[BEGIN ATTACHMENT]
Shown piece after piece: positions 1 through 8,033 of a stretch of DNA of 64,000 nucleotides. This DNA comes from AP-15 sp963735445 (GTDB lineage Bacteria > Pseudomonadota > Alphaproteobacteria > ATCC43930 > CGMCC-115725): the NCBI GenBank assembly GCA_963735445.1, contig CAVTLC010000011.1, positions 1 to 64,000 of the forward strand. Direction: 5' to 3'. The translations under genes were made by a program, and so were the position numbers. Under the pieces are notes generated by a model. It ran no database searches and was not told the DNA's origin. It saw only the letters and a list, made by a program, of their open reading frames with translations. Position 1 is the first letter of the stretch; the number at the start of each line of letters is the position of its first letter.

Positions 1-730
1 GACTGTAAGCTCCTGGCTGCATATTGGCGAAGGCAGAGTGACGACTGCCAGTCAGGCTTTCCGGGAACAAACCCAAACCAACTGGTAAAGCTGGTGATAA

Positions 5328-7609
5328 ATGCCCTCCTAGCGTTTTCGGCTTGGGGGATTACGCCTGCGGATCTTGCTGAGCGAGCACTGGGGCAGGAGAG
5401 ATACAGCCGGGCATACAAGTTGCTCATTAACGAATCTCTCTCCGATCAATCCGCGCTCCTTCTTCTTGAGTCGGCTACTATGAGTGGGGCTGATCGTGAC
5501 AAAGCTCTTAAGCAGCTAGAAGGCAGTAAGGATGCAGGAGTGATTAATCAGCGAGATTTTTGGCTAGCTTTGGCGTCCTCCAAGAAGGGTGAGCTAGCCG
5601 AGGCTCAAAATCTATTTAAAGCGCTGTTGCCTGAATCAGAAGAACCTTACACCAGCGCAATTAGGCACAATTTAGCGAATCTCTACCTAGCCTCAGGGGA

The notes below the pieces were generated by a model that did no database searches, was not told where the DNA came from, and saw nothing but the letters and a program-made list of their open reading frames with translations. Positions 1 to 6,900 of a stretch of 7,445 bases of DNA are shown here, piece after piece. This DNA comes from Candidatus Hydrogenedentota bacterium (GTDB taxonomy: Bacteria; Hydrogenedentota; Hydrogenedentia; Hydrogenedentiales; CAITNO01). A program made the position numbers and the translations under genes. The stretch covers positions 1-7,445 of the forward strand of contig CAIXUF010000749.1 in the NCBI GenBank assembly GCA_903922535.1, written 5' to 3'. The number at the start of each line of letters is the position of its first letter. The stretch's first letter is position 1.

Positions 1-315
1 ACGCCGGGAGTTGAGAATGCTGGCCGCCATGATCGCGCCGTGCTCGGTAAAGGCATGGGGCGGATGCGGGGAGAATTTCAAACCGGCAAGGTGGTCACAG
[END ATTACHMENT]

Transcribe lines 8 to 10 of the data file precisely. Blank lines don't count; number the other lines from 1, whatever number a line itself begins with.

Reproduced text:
5601 AGGCTCAAAATCTATTTAAAGCGCTGTTGCCTGAATCAGAAGAACCTTACACCAGCGCAATTAGGCACAATTTAGCGAATCTCTACCTAGCCTCAGGGGA

The notes below the pieces were generated by a model that did no database searches, was not told where the DNA came from, and saw nothing but the letters and a program-made list of their open reading frames with translations. Positions 1 to 6,900 of a stretch of 7,445 bases of DNA are shown here, piece after piece. This DNA comes from Candidatus Hydrogenedentota bacterium (GTDB taxonomy: Bacteria; Hydrogenedentota; Hydrogenedentia; Hydrogenedentiales; CAITNO01). A program made the position numbers and the translations under genes. The stretch covers positions 1-7,445 of the forward strand of contig CAIXUF010000749.1 in the NCBI GenBank assembly GCA_903922535.1, written 5' to 3'. The number at the start of each line of letters is the position of its first letter. The stretch's first letter is position 1.

Positions 1-315